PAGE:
The Afar (Danakil) claim to be descendants of Ham (Noah’s son). They are located in the East African countries of Ethiopia, Djibouti, and Eritrea. They prefer to be known as the Afar, since the Arabic word “danakil” is an offensive term to them. They are a proud people, emphasizing a man’s strength and bravery. Prestige comes from killing one’s enemies.
Many Afar people live in a remote hostile environment. Those who live in the desert inhabit one of the most rugged regions in the world, known as the Afar Plain or the Danakil Desert. One area, called the Danakil Depression, consists of a vast plain of salt pans and active volcanoes. Much of it lies 200 feet below sea level and has daily temperatures as high as 125 degrees Fahrenheit. The average yearly rainfall is less than seven inches.
Most of the Afar are nomads who herd sheep, goats, cattle, and camels. A man’s wealth is measured by the size of his herds. Not all of the Afar are herdsmen. Many of those who work in the Danakil Depression pry loose slabs of solid salt during the dry season, supplying ready-to-use salt in the form of crude blocks.
Although some Muslims are permitted to have four wives, Afar marriages are usually monogamous. Girls may marry as early as age ten. Marriages between first cousins are preferred, particularly between a man and his father’s sister’s daughter. The night of the full moon is favored for a wedding ceremony, and the presence of someone able to read the Koran is required.
Meat and milk are the major components of the Afar diet. Milk is also an important social “offering”. For instance, when a guest is given fresh warm milk to drink, the host is implying that he will provide immediate protection for the guest. If a person is killed while under the protection of an Afar, his death must be avenged as if he were a member of the clan.
The Afar live in camps surrounded by thorn barricades, which protect them from the attacks of wild animals or enemy tribesmen. Their oval-shaped huts, called ari, are made of palm mats and are easily moved.
Traditionally, the society is ruled by sultanates made up of several villages headed by a dardar. Afar are organized into clan families, and into classes — asaimara (‘reds’) who are the dominant class politically, and the adoimara (‘whites’) who are a working class. They practice circumcision for both. A boy is judged for his bravery upon bearing the pain of circumcision, and is then allowed to marry the girl of his choice, though preferably someone from his own ethnic group.
The Afar People have a strong relationship with their environment and its wildlife, sharing land and resources with animals and doing them no harm. It is this tendency that is largely responsible for the preservation of the critically endangered African wild ass (Equus africanus), which has become extinct in more vulnerable environments.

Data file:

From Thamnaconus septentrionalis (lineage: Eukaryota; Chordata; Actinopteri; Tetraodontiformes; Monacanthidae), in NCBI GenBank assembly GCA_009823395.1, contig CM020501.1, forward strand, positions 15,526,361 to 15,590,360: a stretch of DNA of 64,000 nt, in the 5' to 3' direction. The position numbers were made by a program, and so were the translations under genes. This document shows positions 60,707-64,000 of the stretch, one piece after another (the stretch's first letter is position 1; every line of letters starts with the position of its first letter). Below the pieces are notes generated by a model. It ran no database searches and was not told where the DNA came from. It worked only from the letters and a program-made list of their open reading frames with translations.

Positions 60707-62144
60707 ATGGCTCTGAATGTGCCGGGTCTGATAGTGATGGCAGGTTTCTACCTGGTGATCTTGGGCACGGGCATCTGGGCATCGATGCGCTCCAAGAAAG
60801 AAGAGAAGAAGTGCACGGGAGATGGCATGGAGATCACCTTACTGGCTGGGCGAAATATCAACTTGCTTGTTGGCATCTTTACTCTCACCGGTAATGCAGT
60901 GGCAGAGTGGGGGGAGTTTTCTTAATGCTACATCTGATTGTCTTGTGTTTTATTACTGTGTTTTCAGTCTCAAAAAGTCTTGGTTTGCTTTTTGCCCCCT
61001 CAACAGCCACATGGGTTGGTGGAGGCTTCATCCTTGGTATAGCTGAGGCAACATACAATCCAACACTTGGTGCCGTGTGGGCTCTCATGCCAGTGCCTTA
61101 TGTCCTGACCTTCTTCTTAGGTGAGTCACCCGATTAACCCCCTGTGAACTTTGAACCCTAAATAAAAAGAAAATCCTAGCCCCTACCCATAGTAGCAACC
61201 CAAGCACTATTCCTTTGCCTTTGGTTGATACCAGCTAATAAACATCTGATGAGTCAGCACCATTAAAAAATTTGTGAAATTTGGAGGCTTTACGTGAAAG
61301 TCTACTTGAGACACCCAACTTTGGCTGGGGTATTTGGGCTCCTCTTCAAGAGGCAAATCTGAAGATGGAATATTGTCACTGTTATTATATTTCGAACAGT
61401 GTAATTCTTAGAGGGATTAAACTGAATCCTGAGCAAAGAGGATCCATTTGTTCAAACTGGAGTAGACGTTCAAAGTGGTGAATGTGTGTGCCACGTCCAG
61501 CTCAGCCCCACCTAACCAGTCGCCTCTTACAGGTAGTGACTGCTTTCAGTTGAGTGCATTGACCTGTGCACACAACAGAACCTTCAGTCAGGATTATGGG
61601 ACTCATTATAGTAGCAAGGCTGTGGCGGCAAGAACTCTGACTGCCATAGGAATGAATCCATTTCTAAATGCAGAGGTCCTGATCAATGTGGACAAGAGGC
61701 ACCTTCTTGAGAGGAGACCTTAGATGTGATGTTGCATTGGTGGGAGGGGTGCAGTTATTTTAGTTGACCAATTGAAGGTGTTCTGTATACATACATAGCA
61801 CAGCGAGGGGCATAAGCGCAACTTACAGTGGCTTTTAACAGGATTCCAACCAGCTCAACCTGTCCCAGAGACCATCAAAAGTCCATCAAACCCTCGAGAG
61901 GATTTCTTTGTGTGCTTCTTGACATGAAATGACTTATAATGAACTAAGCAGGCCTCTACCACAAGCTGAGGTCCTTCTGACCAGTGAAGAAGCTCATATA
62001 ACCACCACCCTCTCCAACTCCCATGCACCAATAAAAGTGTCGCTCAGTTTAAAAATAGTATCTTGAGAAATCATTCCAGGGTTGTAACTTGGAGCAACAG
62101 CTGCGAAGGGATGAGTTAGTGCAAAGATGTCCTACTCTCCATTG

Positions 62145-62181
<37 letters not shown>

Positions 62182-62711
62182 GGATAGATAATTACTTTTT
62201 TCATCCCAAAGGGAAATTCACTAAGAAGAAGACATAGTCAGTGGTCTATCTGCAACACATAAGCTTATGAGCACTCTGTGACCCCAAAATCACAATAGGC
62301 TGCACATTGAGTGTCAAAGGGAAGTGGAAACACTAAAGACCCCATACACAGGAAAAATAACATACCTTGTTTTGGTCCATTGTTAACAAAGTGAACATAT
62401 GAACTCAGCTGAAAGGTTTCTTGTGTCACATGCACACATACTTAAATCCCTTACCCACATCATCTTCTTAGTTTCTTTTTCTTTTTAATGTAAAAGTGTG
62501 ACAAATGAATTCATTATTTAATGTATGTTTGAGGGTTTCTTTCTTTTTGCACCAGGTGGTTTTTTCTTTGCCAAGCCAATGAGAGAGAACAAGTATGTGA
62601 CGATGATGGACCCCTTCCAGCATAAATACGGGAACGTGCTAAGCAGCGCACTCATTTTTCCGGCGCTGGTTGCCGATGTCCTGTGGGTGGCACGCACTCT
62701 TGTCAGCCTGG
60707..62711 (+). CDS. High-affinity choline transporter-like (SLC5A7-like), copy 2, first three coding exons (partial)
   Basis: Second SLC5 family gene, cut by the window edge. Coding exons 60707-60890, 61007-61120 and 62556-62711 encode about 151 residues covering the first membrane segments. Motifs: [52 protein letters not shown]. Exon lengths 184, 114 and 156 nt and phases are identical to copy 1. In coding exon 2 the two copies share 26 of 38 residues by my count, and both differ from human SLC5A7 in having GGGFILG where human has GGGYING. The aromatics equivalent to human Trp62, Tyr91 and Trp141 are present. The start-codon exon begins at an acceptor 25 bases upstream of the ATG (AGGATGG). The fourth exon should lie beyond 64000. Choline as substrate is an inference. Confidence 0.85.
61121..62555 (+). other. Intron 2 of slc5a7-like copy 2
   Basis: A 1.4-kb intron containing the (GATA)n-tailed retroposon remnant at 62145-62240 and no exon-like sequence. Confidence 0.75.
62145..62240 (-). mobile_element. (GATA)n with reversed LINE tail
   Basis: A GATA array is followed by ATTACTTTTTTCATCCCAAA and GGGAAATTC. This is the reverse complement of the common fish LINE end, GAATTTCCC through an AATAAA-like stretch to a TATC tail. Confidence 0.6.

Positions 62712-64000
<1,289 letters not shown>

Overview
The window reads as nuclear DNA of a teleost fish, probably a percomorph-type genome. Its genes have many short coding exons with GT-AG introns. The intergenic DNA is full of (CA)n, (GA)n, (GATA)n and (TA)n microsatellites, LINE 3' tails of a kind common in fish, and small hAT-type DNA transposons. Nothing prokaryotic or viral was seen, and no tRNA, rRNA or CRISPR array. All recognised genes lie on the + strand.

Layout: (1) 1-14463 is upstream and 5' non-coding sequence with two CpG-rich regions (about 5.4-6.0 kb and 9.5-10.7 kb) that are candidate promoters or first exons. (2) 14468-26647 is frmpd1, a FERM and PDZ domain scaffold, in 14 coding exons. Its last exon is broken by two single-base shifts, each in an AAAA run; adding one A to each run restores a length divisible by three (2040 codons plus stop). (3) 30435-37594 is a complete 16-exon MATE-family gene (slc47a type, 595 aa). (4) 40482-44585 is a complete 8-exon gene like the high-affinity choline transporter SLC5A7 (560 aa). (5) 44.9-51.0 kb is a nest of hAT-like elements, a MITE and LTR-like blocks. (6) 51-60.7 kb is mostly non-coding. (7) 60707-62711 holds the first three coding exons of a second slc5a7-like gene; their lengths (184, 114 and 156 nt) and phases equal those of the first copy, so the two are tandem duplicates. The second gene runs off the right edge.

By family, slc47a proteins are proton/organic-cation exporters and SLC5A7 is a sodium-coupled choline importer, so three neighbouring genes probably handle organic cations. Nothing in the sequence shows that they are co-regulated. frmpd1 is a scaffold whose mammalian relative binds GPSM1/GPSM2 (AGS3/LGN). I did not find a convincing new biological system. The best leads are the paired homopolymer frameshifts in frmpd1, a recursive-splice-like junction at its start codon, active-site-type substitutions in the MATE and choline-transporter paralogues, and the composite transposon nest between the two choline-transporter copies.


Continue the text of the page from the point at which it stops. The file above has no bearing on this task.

Afar People have their own dressing styles for different occasions. Married women traditionally wear a black headscarf called a shash or musha. For men and women, the main article of clothing is the sanafil, a waist-cloth. Women’s are dyed brown (although today many women adopt multi-coloured sanafil) while men are undyed. Women wear a waist-cloth up to their knees and wear a necklace. Married women wear a black head scarf which covers only the hair, women remain bare breasted. Men wear a waist-cloth as well and wear a shawl wrapped around the torso. Men hair is usually fuzzy while women braid their hair and bead it. Its not uncommon for men to carry a stave, to prod livestock and for balance. Men also carry guns and a small stool.
Afar huts are similar to the Somali aqal. A domed framework of branches is covered with woven grass mats, and is made to be easily dismantled. About 20 huts around a livestock and a meeting place makes a village. Most of whom are still pastoralists and who can pack up and carry their houses on the backs of camels and they carry salt in their camel caravans up to the Ethiopian highlands.
According to history, Afar society has traditionally been organized into independent kingdoms, each ruled by its own Sultan. Among these were the Sultanate of Aussa, Sultanate of Girrifo, Sultanate of Dawe, Sultanate of Tadjourah, Sultanate of Rahaito and Sultanate of Goobad.
The earliest surviving written mention of the Afar is from the 13th-century Arab writer Ibn Sa’id, who reported that they lived in the area around the port of Suakin, as far south as Mandeb, near Zeila. They are mentioned intermittently in Ethiopian records, first as helping Emperor Amde-tsion in a campaign beyond the Awash River, then over a century later when they assisted Emperor Baeda Maryam when he campaigned against their neighbors the Dobe’a.
Along with the closely related Somali and other adjacent Afro-Asiatic-speaking Muslim peoples, the Afar are also associated with the medieval Adal Sultanate that controlled large parts of the northern Horn of Africa. During its existence, Adal had relations and engaged in trade with other polities in Northeast Africa, the Near East, Europe and South Asia. Many of the historic cities in the Horn region, such as Maduna, Abasa, Berbera, Zeila and Harar, flourished with courtyard houses, mosques, shrines, walled enclosures and cisterns during the kingdom’s Golden Age.
The Afar Sultanate (Aussa Sultanate) succeeded the earlier Imamate of Aussa. The latter polity had come into existence in 1577, when Muhammed Jasa moved his capital from Harar to Aussa with the split of the Adal Sultanate into Aussa and the Harari city-state. At some point after 1672, Aussa declined and temporarily came to an end in conjunction with Imam Umar Din bin Adam’s recorded ascension to the throne.
The Sultanate was subsequently re-established by Kedafu around the year 1734, and was thereafter ruled by his Mudaito Dynasty. The primary symbol of the Sultan was a silver baton, which was considered to have magical properties.